Wednesday, 13 February 2008

55. Jean-Baptiste Lully - Armide (1686)
















Recording

Title: Armide
Performers: Collegium Vocale, La Chapelle Royale et al.
Director: Philippe Herreweghe
Year: 1992
Length: 2 hours 30 minutes

Review

Finally something by Lully, but as much as I love him I am still slightly disappointed, why not have Le Bourgeois Gentilhomme or the Divertissement Royal instead of what is quite an insipid opera by Lully Standards?

Lully is all about the pomp and circumstance and there isn't enough of that here, he is never best at vocal work unfortunately. Still there are some prize moments here, and for that this opera is a worthy addition to the list. It is an epic, although I could not find the libretto for it unfortunately, leaving me to guess what was happening from reading a synopsis of the Opera.

Lully is at his best in the instrumental interludes or when a choir comes in allowing him to do his best Sun-King sound. But you kind of keep waiting for these moments through the recitatives and arias, there is nothing of the calibre of Dido's Lament here or anywhere near it. And this is a pity for such a great composer.

Final Grade

8/10

Trivia

From Wikipedia:

Roughly eight decades following Monteverdi's L’Orfeo, Jean-Baptiste Lully produced Armide with his longtime collaborator, playwright Jean-Philippe Quinault. Together they had developed the trag├ędie en musique/trag├ędie lyrique, which served as a new form of opera that combined elements of classical French drama with ballet, the French song tradition and a new form of recitative. Armide was one of Lully’s last operas and is therefore extremely developed in style.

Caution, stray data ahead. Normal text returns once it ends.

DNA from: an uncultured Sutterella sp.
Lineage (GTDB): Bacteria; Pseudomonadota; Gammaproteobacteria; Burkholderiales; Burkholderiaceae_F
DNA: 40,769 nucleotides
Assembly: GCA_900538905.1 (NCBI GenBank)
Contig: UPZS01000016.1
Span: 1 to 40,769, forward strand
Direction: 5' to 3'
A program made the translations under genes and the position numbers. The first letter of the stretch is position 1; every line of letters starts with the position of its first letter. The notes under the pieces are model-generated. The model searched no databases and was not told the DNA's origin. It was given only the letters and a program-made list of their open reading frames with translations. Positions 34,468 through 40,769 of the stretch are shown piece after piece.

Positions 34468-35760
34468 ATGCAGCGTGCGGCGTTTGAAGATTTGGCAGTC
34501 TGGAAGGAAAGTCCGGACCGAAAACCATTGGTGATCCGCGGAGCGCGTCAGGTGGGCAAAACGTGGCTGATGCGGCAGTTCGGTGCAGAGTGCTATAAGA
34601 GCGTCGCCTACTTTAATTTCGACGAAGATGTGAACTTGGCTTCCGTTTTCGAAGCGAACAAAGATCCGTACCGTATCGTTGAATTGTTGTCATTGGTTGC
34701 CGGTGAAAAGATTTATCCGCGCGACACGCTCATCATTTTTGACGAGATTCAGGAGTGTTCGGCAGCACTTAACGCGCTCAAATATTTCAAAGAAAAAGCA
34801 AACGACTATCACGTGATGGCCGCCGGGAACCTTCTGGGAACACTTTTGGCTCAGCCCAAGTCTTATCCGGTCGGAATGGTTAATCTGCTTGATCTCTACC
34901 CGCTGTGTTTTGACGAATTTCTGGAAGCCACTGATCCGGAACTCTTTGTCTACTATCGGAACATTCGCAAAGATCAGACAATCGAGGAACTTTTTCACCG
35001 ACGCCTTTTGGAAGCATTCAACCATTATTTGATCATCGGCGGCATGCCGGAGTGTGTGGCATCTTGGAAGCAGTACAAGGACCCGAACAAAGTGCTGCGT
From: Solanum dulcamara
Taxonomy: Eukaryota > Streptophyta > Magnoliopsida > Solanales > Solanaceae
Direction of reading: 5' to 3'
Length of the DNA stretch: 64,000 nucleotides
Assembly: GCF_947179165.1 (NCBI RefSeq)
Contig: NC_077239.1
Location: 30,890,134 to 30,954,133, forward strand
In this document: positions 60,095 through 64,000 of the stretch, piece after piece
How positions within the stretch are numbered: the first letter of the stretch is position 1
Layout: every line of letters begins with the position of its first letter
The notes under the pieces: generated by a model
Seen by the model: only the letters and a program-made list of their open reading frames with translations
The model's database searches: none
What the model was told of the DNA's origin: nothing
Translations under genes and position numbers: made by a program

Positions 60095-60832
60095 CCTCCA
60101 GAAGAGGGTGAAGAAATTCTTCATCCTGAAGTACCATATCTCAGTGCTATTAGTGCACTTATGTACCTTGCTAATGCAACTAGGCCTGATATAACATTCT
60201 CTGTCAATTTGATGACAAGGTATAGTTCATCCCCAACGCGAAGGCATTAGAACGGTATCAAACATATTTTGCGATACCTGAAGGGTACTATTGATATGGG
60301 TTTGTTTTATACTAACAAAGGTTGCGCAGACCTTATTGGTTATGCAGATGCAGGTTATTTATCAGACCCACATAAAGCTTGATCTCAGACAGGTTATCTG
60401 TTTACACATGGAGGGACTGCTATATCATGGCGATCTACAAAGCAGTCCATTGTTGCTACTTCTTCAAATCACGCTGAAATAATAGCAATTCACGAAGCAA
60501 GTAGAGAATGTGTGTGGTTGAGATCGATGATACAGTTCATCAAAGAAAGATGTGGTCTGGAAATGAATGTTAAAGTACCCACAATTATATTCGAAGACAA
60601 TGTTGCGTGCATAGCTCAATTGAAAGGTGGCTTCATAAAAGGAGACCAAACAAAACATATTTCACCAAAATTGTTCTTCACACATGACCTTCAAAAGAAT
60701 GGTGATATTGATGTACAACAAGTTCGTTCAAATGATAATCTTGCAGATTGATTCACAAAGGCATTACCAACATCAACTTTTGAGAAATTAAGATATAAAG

The opera's instrumental overture is divided into two parts, all with the same highly professional sound, as if to accompany the entrance of a highly revered authority. It is in fact, according to the Norton Anthology of Western Music, a “majesty suitable to the king of France, whose entrance into the theater the overture usually accompanied when he was in attendance” (NAWM p. 520). At points it is playful and bouncy, but while always remaining ceremonious. The first section of the overture is in fact slower than the second, which speeds up the rhythm, before returning to the slower pace of the beginning.

The most famous moment in the opera is Act II, scene 5, a monologue by the enchantress Armide, considered “one of the most impressive recitatives in all of Lully’s operas” (NAWM p 520). Armide, accompanied by only a continuo, alternates between glorying in her own power and succumbing to piercing angst. Clutching a dagger, she expresses to us her unyielding desire to kill the knight Renaud, who has foiled her plan to keep captive the knights of the Crusades, whom she had imprisoned for the sake of her own pleasure. Though not orchestrally elaborate, the techniques of dramatic interpretation of rhythm, impressive use of stressing on downbeats, and exaggerated use of rests beautifully complicate this piece.

Chaconne from Armide:

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